2. I do feel pretty good today, though.
  3. I feel lighthearted.
  4. This might turn out to have been one of my good days.
  5. If your attitude is good, then things are good, and my attitude is good.
  6. I feel cheerful and lively.
  7. I’ve certainly got energy and self-confidence to share.
  8. On the whole, I have very little difficulty in thinking clearly.
  9. My friends and family are pretty proud of me most of the time.
  10. I’m in a good position to make a success of things.
  11. For the rest of the day, I bet things will go really well.
  12. I’m pleased that most people are so friendly to me.
  13. My judgments about most things are sound.
  14. The more I get into things, the easier they become for me.
  15. I’m full of energy and ambition — I feel like I could go a long time without sleep.
  16. This is one of those days when I can get things done with practically no effort at all.
  17. My judgment is keen and precise today. Just let someone try to put something over on me.
  18. When I want to, I can make friends extremely easily.
  19. If I set my mind to it, I can make things turn out fine.
  20. I feel enthusiastic and confident now.
  21. There should be opportunity for a lot of good times coming along.
  22. My favorite songs keep going through my mind.
  23. Some of my friends are so lively and optimistic.
  24. I feel talkative — I feel like talking to almost anybody.
  25. I’m full of energy, and am really getting to like the things I’m doing.
  26. I feel like bursting with laughter — I wish somebody would tell a joke and give me an excuse.
  27. I feel an exhilarating animation in all I do.
  28. My memory is in rare form today.
  29. I’m able to do things accurately and efficiently.
  30. I know good and well that I can achieve the goals I set.
  31. Now that it occurs to me, most of the things that have depressed me wouldn’t have if I’d just had the right attitude.
  32. I have a sense of power and vigor.
  33. I feel so vivacious and efficient today — sitting on top of the world.
  34. It would really take something to stop me now.
  35. In the long run, it’s obvious that things have gotten better and better during my life.
  36. I know in the future I won’t overemphasize so-called “problems.”
  37. I’m optimistic that I can get along very well with most of the people I meet.
  38. I’m too absorbed in things to have time for worry.
  39. I’m feeling amazingly good today.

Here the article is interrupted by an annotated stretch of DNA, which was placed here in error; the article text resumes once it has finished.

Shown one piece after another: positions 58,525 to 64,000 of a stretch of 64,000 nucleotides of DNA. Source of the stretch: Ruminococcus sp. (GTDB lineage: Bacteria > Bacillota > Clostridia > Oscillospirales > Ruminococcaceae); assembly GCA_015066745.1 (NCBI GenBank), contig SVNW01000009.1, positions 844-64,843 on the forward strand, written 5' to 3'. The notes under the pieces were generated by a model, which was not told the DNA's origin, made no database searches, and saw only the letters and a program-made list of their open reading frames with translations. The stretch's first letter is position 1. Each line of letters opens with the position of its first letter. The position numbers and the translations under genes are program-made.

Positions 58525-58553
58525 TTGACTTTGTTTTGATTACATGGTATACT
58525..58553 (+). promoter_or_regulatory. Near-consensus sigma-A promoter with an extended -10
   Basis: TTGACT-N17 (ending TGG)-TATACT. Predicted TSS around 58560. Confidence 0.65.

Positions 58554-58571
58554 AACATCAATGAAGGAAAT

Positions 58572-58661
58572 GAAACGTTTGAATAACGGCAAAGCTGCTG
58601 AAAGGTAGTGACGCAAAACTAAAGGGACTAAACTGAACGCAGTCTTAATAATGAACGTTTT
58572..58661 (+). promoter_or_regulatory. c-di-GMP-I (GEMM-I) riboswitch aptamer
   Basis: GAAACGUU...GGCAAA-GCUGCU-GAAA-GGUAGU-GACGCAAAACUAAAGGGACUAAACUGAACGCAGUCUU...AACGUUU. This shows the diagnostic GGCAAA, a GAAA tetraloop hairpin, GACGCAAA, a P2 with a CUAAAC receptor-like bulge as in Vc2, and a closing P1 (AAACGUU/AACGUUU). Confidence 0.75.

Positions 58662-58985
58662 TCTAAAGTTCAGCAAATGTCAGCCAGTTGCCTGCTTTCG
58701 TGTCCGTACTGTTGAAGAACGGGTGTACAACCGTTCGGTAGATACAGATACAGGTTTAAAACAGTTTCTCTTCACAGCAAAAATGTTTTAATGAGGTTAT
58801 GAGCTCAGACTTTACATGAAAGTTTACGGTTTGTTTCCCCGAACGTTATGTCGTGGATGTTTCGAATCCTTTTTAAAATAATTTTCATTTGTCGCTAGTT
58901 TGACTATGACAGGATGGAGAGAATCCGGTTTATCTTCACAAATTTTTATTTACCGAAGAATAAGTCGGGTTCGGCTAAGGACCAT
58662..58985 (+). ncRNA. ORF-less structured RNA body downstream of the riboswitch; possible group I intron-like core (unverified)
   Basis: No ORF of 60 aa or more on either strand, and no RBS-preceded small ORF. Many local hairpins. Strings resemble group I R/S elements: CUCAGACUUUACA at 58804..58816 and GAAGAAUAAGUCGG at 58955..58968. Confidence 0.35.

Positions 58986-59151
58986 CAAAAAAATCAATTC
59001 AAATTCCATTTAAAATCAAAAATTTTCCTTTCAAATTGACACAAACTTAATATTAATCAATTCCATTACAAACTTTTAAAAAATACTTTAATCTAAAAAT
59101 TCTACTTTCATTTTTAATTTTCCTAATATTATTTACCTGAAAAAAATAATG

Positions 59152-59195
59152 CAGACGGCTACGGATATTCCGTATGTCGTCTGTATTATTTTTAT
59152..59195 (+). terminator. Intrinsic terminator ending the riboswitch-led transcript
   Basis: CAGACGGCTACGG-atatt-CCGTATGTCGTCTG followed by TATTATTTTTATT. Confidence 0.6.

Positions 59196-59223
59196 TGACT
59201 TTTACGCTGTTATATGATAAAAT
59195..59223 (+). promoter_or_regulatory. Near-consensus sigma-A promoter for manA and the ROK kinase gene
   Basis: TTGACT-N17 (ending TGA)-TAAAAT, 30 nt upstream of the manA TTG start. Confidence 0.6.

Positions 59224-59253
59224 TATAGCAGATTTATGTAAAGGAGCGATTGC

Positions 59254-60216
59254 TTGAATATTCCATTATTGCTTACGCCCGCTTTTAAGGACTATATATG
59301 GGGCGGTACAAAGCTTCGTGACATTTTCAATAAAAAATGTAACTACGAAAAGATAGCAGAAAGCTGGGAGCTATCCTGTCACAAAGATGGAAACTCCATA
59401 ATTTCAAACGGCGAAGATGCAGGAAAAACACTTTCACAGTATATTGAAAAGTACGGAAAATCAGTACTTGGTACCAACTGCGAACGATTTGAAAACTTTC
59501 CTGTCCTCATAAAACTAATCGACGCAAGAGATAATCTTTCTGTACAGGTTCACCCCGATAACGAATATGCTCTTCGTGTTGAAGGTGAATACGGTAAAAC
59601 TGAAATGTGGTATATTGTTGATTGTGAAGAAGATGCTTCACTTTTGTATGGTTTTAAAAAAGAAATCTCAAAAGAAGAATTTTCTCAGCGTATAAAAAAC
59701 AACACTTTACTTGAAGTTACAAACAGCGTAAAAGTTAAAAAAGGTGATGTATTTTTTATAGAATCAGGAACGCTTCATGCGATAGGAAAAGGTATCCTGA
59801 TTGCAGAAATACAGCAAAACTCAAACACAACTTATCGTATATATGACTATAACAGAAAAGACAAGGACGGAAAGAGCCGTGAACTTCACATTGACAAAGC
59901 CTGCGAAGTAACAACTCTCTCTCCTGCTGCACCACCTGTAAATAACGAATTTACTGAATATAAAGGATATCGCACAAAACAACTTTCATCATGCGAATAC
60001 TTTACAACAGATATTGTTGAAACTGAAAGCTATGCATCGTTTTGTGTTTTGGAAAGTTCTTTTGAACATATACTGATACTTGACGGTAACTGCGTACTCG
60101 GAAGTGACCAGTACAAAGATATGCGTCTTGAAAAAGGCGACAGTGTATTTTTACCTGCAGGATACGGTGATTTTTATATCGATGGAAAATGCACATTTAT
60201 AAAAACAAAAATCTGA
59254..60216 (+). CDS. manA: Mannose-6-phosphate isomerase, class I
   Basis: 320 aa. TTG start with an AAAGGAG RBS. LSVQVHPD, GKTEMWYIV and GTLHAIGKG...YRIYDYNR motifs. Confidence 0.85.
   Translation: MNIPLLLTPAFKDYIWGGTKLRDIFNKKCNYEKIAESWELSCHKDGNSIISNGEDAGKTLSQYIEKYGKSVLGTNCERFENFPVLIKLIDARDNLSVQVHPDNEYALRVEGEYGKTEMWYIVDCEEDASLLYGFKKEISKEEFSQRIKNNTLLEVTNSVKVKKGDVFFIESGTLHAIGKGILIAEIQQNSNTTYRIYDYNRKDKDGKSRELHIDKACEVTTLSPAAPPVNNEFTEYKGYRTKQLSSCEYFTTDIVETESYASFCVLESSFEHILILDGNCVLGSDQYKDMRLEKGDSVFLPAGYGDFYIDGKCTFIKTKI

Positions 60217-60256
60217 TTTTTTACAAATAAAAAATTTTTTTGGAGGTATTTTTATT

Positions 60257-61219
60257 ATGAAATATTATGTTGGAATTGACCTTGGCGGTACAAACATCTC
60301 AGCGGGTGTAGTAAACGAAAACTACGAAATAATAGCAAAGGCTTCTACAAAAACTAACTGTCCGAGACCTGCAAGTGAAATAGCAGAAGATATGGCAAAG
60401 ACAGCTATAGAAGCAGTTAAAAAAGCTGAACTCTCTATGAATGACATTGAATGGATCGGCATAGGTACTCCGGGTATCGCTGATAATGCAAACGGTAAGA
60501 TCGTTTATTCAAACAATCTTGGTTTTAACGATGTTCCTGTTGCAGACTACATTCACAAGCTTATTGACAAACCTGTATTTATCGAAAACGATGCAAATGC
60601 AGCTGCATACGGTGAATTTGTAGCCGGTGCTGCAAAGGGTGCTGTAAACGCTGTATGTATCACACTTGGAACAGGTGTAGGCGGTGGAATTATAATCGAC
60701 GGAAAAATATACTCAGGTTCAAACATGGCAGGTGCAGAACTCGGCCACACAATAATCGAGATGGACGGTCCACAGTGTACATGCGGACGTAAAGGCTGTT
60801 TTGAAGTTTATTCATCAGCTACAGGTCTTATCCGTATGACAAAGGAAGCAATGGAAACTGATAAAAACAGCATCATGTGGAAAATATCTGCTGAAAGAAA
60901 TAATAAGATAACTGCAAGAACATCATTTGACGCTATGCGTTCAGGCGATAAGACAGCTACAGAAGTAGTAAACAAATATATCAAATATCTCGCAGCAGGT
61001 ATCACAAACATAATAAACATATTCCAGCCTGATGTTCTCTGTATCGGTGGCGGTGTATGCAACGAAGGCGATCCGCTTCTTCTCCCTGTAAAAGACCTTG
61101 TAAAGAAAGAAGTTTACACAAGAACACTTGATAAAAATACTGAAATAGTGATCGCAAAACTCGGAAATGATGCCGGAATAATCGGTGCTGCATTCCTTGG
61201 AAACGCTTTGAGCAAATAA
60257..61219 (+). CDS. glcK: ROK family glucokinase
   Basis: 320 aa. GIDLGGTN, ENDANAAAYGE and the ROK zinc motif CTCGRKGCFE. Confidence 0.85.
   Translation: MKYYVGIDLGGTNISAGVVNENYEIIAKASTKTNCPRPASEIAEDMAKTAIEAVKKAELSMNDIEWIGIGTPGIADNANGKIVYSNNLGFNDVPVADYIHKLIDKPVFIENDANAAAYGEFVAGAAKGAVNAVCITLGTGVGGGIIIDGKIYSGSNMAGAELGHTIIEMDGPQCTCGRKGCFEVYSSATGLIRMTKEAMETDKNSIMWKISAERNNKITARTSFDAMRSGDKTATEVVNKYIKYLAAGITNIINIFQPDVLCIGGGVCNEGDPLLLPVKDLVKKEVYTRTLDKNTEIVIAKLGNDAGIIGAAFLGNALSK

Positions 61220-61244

40. I am particularly inventive and resourceful in this mood.
  41. I feel superb! I think I can work to the best of my ability.
  42. Things look good. Things look great!
  43. I feel that many of my friendships will stick with me in the future.
  44. I feel highly perceptive and refreshed.
  45. I can find the good in almost everything.
  46. In a buoyant mood like this one, I can work fast and do it right the first time.
  47. I can concentrate hard on anything I do.
  48. My thinking is clear and rapid.
  49. Life is so much fun; it seems to offer so many sources of fulfillment.
  50. Things will be better and better today.
  51. I can make decisions rapidly and correctly, and I can defend them against criticisms easily.
  52. I feel industrious as heck — I want something to do!
  53. Life is firmly in my control.
  54. I wish somebody would play some good, loud music!
  55. This is great — I really do feel good. I am elated about things!
  56. I’m really feeling sharp now.
  57. This is just one of those days when I’m ready to go!
  58. Wow, I feel great!

You’ll find yourself feeling good about yourself and thinking harmonious thoughts. When you are in a good mood, you find your body exhibiting it in your behavior. You’ll smile, and you’ll walk briskly.

MONA LISA’S SMILE

mona-lisa

Leonardo da Vinci once observed that it’s no mystery why it is fun to be around happy people and depressing to be around depressed people. He also observed a melancholy atmosphere in many portraits. He attributed that to the solitariness of artists and their environment. According to Giorgio Vasari, Leonardo, while painting the Mona Lisa, employed singers, musicians, and jesters to chase away his melancholy as he painted. As a result, he painted a smile so pleasing that it seems divine and as alive as the original. …………………………………………………………………………………………………